At first, drive to the headstock input pulley was often arranged individually to suit a customer's particular requirements, a choice being offered of flat belt from a factory's existing line-shafting or by a motor carried on top of the headstock or inside the headstock end bed-support plinth. With the motor attached to the lathe a variety of systems could be ordered including by "silent chain", a short flat belt or through straight-cut gears - one often being in fibre to help quieten the drive. The 1920s was a decade of experimentation and a time of flux as makers struggled to come to terms with an increasing demand for machines tools with integrated drive systems. By the early 1930s the matter was solved by the introduction of reliable V-belts when, from small to large, lathes could be equipped with single or multiple pulleys to transmit the required 0.25 to 10 h.p. from motor to the headstock input pulley. As this much more reliable and compact system became widespread it was found that motor power could be increased, in the case of Springfield lathes by around 50% such that the 14", originally specified with a 2 to 3 h.p. motor, was instead required to have (with 4 V-belts) from 3 to 5 h.p. and, so equipped, the 12 speeds spanned 11 to 400 r.p.m.; the 16" shared the same motor requirement (though with a 6-step V-pulley) with its 12 speeds running from 10 to 406 r.p.m. while 18" and 20" both required rather more power, the makers suggesting from 5 to 7.5 h.p. (with 6 V-belts) to give 12 speeds from 10 to 380 r.p.m. Quoted spindle speeds assumed a motor running at 1200 r.p.m. with the headstock input pulley turning at 500 r.p.m. As the years passed speeds were increased slightly: the two smaller models having around 16 tp 600 r.p.m. and the larger pair 11 to 423 r.p.m.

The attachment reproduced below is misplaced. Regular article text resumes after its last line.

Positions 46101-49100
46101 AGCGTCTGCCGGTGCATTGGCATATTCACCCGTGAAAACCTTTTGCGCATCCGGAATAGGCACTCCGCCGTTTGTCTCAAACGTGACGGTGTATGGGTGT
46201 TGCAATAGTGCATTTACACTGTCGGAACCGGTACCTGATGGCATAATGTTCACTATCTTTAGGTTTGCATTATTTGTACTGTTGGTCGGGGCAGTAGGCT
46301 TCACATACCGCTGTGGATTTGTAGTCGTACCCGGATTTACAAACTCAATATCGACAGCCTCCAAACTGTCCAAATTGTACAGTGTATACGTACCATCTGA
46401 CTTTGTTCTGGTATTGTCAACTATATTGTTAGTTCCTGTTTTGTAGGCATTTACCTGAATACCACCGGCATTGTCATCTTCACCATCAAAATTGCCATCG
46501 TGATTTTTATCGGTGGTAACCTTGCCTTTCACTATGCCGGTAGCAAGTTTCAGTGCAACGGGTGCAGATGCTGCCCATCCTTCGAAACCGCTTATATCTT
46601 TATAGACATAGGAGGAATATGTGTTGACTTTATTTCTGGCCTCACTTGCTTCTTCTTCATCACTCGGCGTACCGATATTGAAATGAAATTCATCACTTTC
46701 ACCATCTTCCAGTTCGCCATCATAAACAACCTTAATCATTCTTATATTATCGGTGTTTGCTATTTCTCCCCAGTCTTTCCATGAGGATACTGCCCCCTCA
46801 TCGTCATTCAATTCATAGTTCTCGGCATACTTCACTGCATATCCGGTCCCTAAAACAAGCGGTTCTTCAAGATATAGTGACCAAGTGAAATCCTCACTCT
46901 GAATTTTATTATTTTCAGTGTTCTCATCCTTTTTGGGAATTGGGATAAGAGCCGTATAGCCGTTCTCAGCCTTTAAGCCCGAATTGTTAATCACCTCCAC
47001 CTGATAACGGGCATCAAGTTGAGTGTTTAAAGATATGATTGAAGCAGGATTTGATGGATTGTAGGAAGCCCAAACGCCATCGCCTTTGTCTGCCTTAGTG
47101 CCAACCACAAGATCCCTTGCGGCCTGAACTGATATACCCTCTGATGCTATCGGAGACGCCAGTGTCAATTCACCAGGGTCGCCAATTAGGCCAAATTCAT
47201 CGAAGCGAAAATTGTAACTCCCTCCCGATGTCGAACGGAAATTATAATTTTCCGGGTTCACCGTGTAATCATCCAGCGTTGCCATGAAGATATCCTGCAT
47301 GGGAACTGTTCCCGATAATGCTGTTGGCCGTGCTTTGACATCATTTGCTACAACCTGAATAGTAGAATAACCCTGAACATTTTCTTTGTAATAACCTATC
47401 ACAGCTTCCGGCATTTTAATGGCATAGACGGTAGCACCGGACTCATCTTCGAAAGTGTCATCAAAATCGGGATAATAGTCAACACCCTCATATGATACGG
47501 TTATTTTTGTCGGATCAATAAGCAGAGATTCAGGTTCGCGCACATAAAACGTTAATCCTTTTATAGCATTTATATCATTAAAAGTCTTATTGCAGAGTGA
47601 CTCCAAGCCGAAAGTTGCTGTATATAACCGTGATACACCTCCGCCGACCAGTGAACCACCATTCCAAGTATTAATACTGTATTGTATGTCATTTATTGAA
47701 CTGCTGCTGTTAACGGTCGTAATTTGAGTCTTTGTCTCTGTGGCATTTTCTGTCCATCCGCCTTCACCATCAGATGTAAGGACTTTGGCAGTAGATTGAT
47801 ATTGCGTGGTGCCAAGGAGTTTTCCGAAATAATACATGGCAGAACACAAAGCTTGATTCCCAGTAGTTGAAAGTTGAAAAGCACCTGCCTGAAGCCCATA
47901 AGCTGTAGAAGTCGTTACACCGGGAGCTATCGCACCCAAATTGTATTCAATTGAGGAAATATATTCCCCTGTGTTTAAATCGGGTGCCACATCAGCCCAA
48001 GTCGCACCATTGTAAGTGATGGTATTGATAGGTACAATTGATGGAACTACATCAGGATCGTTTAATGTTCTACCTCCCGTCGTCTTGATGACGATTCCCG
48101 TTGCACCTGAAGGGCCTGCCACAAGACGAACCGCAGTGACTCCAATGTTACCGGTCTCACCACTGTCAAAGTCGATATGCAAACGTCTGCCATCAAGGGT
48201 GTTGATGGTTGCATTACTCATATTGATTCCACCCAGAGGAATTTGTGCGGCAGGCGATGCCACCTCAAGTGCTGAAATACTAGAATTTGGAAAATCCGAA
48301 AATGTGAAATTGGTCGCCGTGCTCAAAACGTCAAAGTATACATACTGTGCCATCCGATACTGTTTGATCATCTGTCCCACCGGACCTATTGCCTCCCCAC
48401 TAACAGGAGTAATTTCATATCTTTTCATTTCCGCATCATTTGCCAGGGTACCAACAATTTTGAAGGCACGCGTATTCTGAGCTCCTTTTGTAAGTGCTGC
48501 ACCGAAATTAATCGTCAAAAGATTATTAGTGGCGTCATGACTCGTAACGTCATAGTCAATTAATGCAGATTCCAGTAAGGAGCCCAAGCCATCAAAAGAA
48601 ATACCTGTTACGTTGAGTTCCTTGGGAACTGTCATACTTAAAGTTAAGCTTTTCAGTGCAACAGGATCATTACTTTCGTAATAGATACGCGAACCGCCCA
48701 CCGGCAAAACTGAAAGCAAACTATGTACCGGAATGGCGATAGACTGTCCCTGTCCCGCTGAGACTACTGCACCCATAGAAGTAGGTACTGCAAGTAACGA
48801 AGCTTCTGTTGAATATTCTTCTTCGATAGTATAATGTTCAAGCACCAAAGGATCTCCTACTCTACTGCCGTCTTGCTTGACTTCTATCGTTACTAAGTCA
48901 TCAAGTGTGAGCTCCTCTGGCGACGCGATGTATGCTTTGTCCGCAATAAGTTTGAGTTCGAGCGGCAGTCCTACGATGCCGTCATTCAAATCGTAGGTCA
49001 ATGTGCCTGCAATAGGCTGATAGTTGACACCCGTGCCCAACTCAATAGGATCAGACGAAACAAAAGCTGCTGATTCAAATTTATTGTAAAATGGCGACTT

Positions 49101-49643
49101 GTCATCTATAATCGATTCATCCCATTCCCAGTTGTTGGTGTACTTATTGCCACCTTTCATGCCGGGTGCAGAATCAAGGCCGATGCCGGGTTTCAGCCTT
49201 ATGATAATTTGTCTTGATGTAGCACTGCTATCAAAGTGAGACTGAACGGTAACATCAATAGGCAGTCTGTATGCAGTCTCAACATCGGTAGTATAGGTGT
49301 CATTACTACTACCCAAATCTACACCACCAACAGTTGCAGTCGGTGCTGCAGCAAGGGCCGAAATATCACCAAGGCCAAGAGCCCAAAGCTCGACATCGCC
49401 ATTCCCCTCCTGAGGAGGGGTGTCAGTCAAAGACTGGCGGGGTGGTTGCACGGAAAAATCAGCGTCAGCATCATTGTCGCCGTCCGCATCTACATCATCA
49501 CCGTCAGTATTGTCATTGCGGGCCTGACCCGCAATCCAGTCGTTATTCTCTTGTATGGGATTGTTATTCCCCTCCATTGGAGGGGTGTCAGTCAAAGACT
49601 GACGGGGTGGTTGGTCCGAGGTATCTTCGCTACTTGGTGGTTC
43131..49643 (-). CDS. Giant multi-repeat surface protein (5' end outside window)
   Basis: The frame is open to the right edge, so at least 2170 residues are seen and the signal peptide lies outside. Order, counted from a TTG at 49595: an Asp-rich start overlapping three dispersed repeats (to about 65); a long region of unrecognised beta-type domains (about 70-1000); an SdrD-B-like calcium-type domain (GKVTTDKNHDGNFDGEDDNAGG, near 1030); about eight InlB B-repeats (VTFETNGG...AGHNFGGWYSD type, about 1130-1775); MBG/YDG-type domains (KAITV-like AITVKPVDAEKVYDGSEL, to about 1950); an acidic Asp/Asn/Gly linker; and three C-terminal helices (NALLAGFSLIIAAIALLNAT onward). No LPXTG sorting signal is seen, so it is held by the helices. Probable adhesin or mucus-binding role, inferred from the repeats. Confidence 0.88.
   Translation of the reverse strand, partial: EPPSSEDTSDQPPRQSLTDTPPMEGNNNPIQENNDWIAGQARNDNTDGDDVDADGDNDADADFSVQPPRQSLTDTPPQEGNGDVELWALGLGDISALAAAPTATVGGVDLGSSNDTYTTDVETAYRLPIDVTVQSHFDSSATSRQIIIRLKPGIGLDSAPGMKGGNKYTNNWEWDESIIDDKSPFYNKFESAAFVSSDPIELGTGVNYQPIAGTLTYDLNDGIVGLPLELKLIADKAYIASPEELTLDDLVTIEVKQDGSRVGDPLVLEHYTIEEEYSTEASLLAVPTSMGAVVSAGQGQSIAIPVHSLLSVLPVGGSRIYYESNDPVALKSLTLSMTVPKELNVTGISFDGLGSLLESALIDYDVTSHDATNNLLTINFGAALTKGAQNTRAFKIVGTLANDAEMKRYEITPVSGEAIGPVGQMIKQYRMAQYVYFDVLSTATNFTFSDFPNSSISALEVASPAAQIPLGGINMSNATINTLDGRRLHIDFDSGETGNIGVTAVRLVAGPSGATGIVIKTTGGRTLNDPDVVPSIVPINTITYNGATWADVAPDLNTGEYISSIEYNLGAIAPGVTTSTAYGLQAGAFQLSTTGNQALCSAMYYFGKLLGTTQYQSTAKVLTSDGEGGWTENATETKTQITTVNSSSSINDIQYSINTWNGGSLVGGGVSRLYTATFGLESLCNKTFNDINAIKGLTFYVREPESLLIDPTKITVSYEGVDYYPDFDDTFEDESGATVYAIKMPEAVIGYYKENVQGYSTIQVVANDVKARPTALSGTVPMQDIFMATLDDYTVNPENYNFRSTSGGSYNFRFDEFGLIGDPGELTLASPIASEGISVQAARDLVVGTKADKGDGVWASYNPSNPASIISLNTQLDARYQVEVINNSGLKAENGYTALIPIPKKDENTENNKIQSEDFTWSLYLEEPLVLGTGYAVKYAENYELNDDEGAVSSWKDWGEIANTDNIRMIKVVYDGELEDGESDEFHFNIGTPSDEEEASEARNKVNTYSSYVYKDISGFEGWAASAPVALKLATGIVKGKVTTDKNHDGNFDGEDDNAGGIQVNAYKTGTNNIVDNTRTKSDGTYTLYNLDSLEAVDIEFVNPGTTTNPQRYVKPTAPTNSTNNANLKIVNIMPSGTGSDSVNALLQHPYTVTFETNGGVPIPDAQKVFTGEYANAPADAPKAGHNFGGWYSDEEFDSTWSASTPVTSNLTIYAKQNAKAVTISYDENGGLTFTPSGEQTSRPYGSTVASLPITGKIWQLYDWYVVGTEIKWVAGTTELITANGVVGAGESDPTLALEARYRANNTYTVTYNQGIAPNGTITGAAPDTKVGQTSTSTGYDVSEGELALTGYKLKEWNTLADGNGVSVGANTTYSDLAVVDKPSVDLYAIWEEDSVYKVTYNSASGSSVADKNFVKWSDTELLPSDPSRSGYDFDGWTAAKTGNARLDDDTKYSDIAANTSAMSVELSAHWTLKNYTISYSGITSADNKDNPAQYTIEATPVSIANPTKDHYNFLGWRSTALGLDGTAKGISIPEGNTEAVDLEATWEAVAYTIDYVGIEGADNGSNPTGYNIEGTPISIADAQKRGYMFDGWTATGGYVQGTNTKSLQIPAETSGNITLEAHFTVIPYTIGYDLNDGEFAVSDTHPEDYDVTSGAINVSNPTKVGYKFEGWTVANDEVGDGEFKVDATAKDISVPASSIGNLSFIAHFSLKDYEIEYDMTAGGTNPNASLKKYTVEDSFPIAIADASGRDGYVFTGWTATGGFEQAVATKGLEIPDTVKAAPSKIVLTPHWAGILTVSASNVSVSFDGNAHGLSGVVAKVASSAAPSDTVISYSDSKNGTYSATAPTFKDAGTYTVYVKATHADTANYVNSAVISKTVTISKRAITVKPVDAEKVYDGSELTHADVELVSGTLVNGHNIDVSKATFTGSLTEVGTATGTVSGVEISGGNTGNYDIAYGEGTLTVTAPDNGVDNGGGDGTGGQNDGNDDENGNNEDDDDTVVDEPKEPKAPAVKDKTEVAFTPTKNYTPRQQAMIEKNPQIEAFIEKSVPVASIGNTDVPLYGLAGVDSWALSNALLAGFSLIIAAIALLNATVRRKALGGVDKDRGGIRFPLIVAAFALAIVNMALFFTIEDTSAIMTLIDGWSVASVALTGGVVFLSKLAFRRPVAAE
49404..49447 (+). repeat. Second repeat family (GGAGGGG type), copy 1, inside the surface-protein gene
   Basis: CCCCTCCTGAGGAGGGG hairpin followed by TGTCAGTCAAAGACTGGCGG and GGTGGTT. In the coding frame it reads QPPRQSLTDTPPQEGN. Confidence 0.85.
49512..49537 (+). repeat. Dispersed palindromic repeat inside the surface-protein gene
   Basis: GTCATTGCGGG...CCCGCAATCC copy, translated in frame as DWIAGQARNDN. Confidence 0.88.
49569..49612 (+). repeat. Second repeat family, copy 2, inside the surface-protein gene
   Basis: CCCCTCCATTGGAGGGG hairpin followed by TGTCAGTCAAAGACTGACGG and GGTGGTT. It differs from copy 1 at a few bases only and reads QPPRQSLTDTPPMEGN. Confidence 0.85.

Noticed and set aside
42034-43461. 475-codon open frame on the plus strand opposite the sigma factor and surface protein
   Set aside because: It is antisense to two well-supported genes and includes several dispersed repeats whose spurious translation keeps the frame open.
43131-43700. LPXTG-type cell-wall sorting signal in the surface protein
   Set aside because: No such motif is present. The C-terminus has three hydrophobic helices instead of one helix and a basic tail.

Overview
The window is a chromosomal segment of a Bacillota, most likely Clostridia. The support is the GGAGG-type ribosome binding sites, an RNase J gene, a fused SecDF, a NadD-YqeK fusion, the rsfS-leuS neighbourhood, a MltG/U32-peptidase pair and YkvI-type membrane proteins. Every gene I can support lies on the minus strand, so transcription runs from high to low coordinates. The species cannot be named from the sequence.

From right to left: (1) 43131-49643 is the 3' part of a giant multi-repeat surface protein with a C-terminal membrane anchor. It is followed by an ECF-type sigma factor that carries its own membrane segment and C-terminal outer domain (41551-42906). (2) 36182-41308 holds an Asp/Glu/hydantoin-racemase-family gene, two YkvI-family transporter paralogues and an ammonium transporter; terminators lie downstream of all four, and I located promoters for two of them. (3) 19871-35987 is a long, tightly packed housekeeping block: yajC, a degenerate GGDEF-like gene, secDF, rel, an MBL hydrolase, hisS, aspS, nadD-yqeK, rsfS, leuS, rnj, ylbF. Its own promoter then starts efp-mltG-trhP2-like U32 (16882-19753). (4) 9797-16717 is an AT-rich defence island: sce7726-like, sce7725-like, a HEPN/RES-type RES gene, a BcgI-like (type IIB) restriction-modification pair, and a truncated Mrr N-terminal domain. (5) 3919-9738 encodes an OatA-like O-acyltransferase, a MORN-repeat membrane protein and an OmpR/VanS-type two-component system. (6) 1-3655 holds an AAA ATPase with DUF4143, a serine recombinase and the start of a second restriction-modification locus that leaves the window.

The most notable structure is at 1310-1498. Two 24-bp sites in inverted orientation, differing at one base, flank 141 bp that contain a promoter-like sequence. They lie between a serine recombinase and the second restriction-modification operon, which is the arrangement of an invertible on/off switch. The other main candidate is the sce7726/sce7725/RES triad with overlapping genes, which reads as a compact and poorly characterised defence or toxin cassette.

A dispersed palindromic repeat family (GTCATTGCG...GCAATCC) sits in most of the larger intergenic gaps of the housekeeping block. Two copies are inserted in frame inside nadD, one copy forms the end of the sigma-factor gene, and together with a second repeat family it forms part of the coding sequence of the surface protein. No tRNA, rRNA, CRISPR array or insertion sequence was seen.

Holding 14 drop-forged, heat-treated gears running in an oil bath (supplemented on later models by a pumped supply that sprayed oil over the gears and into the bearings) the headstock held a spindle running in either plain bronze "sleeve" bearings or Timken taper rollers. A disc-type friction clutch (that might have included a brake) was built into the headstock input pulley and controlled by a lever positioned just outboard of the screwcutting and feeds' gearbox or, on long-bed versions, with an additional lever pivoting from the apron's right hand-face and travelling with it, the motion being passed back to the headstock by a long rod.
Double-walled with shafts supported at both ends, the apron held an oil sump from which lubricant was lifted automatically by a pump linked to the movement of the carriage handwheel. Oil, forced through felt strainers, was fed to the apron gears and bearings and the lathe bed and cross-slide ways.
Power sliding and surfacing feeds were driven by a slotted feed rod, this passing through the centre line of an apron-mounted bevel gear where it drove, via keys, a mating gear at each side of the bevel gear - these being engaged by a sliding dog clutch that enabling feed direction (along or across) to be reversed without stopping the lathe. A valuable aid to the operator was a knock-off rod, fitted with adjustable stops that acted to disengage the drive when moving under power to the left or right - the leadscrew drive having the same facility for use when screwcutting. Apron gears ran in constant mesh with just a single selector required to change from longitudinal to cross feed, the engagement being through individual, lever-operated friction clutches operated by lift-up handles. Leadscrews were sized appropriately to each lathe: that fitted to the 14" and 16" lathes being 1.25 inches in diameter with 6 threads per inch (t.p.i.) and, on the 18" and 20" models, one slightly larger at 1.375" x 4 t.p.i. Leadscrews were grasped by split nuts fitted replaceable babbit (white-metal) inserts, so allowing easy and inexpensive replacement - however, the makers also listed the option of nuts in bronze and cast iron. Of the ordinary Norton quick-change type the screwcutting and feeds' gearbox appears to have been common across the range and, on 14" and 16" lathes generated pitches from 1.5 to 80 t.p.i. with longitudinal feed rates spanning 0.004" to 0.222" per revolution of the spindle and cross feeds set at half that rate. The pair of larger lathes offered pitches from 1 to 56 t.p.i. and longitudinal feed rates from 0.0045" to 0.250" per revolution of the spindle with power cross feed set to be twice as fine.